« PreviousContinue »
There, with her, triumph in your victory,
faint to be so blest: oh hear !
A LA BOURBON,
Donnez moi plus de pitie ou plus de cruaulte car sam
ci je ne puis pas vivre, ni mourir.
Divine destroyer, pity me no more,
Or else more pity me!
Or else more cruelty !
Your glories are eclipsed, and hidden in the grave
Of this indifferency;
Nor I a deity :-
Calling Lucasta from her retirement.
From the dire monument of thy black room,
Sacred Lucasta, like the powerful ray
Arise, and climb our whitest highest hill,
Behold bow lightning like a taper flies
Threatning and boist'rous tempests gently, bow, And to your steps part in soft paths, when now There no where hangs a cloud, but on your brow.
No show'rs but 'twixt your lids, nor gelid snow, But what your whiter chaster breast doth owe, Whilst winds in chains colder your sorrow's blow,
Shrill trumpets now do only sound to eat,
All things, Lucasta, but Lucasta call,
Awake from the dead vault in which you dwell,
Seel she obeys!-by all obeyed thus,
Lovers and angels, though in heaven they show,
To comprehend this little Ode justly, the unhappy state of the country when it was written, must be borne in mind ;-the theatre of civil war and overrun by contending armies, and armed parties, who were frequently influenced by the desire of pillage and spoil, to attack private houses, and distress the helpless inhabitants.No caution was a complete security, and no retreat, however obscure and remote, a protection from insult and outrage.
'Mongst the world's wonders, there doth yet remain
Chaste as th' Arabian bird, who all the air denies, And even in flames expires, when with herself she lies. Oh! she is kind as drops of new-fall’n April showers, That on each gentle breast, spring fresh perfuming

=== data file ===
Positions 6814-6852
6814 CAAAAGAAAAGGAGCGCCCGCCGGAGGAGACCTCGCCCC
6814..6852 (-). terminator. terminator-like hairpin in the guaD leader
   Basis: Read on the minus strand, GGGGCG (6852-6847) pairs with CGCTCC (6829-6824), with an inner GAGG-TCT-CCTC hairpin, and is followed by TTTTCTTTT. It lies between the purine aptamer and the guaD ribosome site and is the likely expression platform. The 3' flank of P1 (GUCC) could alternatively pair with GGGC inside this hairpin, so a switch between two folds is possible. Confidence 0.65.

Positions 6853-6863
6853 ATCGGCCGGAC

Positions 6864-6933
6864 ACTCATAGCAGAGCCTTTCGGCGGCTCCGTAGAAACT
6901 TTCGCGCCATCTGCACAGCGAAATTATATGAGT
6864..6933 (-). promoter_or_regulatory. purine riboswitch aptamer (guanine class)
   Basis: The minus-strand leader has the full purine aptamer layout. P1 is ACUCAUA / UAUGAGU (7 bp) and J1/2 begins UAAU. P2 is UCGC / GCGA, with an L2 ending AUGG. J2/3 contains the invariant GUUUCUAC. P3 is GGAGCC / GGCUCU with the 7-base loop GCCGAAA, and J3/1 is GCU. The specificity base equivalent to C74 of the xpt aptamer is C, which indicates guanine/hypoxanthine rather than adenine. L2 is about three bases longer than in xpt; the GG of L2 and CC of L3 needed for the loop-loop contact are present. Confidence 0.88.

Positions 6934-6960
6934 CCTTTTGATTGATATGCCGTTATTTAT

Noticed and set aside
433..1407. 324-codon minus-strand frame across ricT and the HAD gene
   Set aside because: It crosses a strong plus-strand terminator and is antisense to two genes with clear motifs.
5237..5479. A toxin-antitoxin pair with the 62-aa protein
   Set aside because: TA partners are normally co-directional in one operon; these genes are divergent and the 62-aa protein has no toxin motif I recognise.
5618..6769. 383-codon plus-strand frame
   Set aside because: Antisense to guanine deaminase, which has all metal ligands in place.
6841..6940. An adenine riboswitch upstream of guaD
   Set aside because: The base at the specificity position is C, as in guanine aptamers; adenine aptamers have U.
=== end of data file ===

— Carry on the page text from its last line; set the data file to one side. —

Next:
flowers; She's constant, gen'rous, fix'd, she's calm, she is the all We can of virtue, honour, faith, or glory call ! And she is, whom I thus transmit to endless fame, Mistress o' the world, and me, and Laura is her name !
SIR CHARLES SÉDLEY,
BORN 1639.-DIED 1701.
“As he lived in the most glorious reign of wit and mirth, so he was one of the glories of it. He was a man of the first class of wit and gallantry; his friendship was courted by every body, and nobody went out of his company but was pleased and improved. Time added but very little to nature ; he was every thing that an English gentleman should be."
Sir Charles Sedley was the son of Sir John Sedley Baronet, of Aylesford in Kent,-grandson of Sir William Sedley, founder of the lecture on natural philosophy that bears his name, at the university of Oxford,--and his mother was the daughter of Sir Henry Saville, the learned Provost of Eton.-Sir Charles Sedley received a learned education, and was a gentleman commoner of Wadham College, Oxford, but left the University without a degree.
During the usurpation of Cromwell he lived in rea tirement, his disposition not being sufficiently in unison with that of the party then in power. .
Upon the restoration of the royal family, he immea diately attached himself to the dissolute court of Charles
* Captain W. Ayloffe was the first editor of Sir Charles Sedley's works, and from the preface to his edition the passage inserted above is taken. He calls himself a relation, but in wbat degree of affinity we know not,